Initial results from crater mapping on Titan with room for improvement

Titan Mosaics

I have completed an initial map of Titan’s Globe, and its two Poles. I think that was the last thing we talked about. I’ve since gone through to quadruple check that I had all the images. According to my research (definitely click here), I have all the images that are publicly available.  There is one last flyby that has not been released. I have it but it isn’t correlated, which is to say calibrated to the other images such that it won’t mosaic properly. It’ll be released publicly eventually, or I may process it myself. However, it isn’t a big priority at the moment.

Crater Mapping

Using these beautiful works of art, I’ve finished the first round of crater mapping. I’m going to talk about them and how I’m analyzing them. However, I am not including the polar maps just yet. I’m working in MATLAB with the shapefiles I made in ArcGIS. That means I’m converting the spatial values in the shapefiles, which for some reason do not match up with the original projection of the imported image coordinates.

Allow me to elaborate. The first problem is Arc does not like Titan images. Even when I set the map to degrees, the center is off, and the image goes from like 90 to 180 in the middle to -180 on the other side of the middle to -90 on the other side. I may be off on that, but the general idea is that its off which makes it a hassle to locate images. Although, it isn’t much related to the actual shape files (or the image layers) because the “meters” values are way too high to be accurate for Titan, and they don’t convert to realistic degree values. The point is, it seem far more realistic to convert them to degrees using the arbitrary boundaries that seem to exist for the map. I find the upper, lower, left and right boundary values for the full extent of the entire project, then I can change that to a range from 0 to 180 along latitude and to a range from 0 to 360 along longitude. The net result took some work because obviously I made a few mistakes, but the end result looks as you would expect. The values are also consistent, for the couple I checked, with what ArcGIS says (within its warped axis labels if that makes sense).

Global crater map of Titan (not including poles ~+/-60-90 deg)

You may think you’ve seen this before in my presentation for the Titan Surface Meeting. However, this is different. In that one, I plotted the craters and then changed the axis tick names. Now I have specific spatial values applied to each part of the craters.

Problems moving forward

There are some issues. First being that it wasn’t as straightforward for the polar maps. I decided to focus on the globe first for this discussion. However, I’m having a hard time grasping the spatial values of the polar maps. I have the same upper, lower, right and left values for the shape file. However, these don’t lie within the boundaries of the image layers as the global map did. That is one problem.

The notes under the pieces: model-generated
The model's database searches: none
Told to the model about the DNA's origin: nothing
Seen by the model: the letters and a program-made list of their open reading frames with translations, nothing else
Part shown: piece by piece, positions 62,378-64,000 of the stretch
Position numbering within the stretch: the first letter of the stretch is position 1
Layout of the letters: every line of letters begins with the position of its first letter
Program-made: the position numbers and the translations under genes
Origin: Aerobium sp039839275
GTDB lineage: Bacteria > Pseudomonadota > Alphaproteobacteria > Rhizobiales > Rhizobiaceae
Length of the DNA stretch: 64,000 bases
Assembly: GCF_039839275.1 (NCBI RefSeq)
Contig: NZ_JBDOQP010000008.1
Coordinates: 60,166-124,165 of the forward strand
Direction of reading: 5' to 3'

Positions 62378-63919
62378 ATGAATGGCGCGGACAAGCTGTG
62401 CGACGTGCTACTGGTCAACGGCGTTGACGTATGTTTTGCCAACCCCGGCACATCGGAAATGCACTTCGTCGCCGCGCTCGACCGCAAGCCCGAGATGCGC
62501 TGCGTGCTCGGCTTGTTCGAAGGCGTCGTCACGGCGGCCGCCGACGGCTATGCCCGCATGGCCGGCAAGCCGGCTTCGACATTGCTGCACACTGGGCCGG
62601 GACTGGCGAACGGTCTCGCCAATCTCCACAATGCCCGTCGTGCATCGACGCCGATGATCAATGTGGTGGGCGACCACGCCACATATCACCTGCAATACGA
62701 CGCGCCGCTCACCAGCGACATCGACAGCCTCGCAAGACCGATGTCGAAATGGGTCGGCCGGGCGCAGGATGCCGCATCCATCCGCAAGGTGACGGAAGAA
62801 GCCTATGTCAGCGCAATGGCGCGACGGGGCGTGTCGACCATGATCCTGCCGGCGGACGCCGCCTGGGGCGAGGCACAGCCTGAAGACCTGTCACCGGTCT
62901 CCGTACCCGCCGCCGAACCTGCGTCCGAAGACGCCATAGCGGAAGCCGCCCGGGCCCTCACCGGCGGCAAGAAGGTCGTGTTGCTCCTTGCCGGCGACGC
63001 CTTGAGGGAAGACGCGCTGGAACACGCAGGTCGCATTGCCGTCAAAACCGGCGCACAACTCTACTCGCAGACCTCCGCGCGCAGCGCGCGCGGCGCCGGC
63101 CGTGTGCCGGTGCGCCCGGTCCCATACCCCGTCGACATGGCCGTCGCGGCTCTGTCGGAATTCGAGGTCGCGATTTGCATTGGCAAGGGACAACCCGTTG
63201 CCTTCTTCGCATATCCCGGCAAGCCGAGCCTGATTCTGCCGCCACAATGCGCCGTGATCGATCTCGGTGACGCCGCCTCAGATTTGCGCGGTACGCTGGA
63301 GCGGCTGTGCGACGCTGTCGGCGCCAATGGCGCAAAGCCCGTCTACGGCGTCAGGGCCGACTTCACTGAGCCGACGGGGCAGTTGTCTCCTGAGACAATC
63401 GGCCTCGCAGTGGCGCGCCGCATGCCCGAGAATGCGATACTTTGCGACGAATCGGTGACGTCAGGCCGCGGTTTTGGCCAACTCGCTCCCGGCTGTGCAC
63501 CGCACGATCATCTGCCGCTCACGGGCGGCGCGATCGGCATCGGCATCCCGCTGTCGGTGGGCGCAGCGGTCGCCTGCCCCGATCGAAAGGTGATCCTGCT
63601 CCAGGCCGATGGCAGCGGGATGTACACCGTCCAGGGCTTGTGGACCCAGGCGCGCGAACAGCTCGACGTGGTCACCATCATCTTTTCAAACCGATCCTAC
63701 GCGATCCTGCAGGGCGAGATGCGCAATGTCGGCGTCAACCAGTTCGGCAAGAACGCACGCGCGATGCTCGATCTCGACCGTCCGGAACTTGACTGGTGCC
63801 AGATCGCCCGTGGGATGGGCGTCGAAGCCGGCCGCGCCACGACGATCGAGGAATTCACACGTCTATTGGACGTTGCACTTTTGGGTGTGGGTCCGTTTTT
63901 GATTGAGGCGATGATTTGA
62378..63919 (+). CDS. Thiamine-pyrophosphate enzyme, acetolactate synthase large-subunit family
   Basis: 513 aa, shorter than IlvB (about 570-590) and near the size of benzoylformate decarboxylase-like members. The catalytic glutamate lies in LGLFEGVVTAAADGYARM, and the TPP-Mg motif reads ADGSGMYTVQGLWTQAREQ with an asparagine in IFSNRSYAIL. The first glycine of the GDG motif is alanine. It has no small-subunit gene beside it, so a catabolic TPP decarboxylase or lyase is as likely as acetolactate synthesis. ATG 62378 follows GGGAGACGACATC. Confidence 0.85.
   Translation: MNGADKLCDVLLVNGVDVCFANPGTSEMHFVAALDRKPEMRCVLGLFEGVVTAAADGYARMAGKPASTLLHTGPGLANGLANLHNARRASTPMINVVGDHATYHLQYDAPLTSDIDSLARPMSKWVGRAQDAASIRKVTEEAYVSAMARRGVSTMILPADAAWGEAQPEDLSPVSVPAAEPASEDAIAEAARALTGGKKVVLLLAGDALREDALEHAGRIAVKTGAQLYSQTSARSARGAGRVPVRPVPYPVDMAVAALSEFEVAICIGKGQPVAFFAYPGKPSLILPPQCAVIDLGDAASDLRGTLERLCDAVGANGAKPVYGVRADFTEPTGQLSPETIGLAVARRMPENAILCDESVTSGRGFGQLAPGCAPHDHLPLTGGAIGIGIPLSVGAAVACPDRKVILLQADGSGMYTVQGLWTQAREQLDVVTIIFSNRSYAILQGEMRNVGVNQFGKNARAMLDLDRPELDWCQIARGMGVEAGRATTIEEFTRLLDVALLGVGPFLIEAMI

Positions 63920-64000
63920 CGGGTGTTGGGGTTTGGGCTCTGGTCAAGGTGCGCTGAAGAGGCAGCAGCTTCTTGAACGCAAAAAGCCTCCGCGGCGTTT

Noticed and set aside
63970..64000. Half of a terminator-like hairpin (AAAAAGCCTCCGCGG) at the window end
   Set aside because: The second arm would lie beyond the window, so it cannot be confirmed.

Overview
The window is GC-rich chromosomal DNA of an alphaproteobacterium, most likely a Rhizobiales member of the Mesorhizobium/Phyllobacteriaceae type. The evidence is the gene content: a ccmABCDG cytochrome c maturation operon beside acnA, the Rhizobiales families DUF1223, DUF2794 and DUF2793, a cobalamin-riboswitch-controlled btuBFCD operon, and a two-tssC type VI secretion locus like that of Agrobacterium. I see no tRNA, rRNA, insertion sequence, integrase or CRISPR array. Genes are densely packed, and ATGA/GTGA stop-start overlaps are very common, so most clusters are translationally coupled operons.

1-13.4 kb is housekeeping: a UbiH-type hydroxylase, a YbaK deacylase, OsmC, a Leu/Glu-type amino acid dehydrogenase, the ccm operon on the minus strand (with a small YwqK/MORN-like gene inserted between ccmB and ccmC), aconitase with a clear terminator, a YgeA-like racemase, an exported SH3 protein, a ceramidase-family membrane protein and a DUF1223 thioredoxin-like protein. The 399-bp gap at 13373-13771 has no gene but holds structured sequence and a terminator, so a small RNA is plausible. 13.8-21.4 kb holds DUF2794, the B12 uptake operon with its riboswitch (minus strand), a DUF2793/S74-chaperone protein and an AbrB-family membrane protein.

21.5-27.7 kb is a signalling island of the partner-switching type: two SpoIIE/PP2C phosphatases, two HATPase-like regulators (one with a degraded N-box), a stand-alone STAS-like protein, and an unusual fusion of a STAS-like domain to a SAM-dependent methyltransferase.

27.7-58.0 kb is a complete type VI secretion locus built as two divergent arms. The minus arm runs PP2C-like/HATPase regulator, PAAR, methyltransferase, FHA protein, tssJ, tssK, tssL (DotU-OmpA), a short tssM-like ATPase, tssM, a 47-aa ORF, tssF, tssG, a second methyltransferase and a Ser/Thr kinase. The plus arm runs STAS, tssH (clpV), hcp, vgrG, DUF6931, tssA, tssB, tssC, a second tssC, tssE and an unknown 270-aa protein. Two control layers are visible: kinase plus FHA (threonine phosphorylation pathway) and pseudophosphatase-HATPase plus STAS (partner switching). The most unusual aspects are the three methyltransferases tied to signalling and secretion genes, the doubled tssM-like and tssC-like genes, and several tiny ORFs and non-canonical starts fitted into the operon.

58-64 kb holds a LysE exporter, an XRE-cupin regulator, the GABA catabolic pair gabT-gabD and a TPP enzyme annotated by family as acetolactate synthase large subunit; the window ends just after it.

The other issue is we have maps that should span between +/-90 to +-45 in latitudes and the entire 0 to 360 in longitude. I made the mistake of assuming its as simple as up/ down and left right for lat and long in these square images. I recognize it’s not that simple. I’m confident I can figure it out with time, but I chose to handle that later. If you have any quick comments or suggestions, it would be appreciated as well.

I have ideas on how to handle the issue with the spatial values of the shape file not matching up with the image layers, but it complicates things. I need it to match up because the shape file extent is only as far as the craters go. The image files extend to the boundaries. I use the boundaries to create the conversion. If I can’t get it to match up, I’ll have to create some shape along the extents of the image files.

Crater Data

Screenshot at Nov 08 10-49-18
An incomplete table of crater data, organized from largest to smallest. See below for further explanation.

Lets talk crater data. Given my new catalog of craters, I was able to find the diameter of these craters (along lat/long). I used the Haversine Formula to convert changes in lat and long to kilometers. This seems logical. I mean I did everything right. Used the right values for the degrees. I used Titan’s radius. Except, the equation isn’t perfect. The shape files give us min/max values for lat and long, so I can do the calculation for a change in latitude or a change in longitude. Naturally, I did it for both.

Diameter Conversion
The diameter of each crater calculated using a change in latitude (y axis) and longitude (x axis). Each point is color coded based on their respective latitudinal position.

The points match up rather well. Clearly, they start to disagree for higher latitudes. In the table above, I give averaged values. However, is this the right decision? Am I overcomplicating this by doing it MATLAB instead of learning how to do it in Arc? I hope the answer is no to that last part because I’ve pretty much got this process down. Any changes to the global map can easily be processed with this code. Soon, the poles will too. Then, we throw in the topography data, and hot damn we got ourselves a new crater population.

Titan’s craters (to be organized better later)

For now, I’ve created a GIF for every crater registered. I’m going to list them here (or as many as it will let me) in descending order by diameter. I used the average values for the diameters. Let me be clear, there are a few that need to be looked at again. There are others that in retrospect should not have been plotted. Then there are a few that make no sense whatsoever. It possible some of these are indicative of a problem in my processing, but with most of them matching up so well, I don’t think thats the issue.

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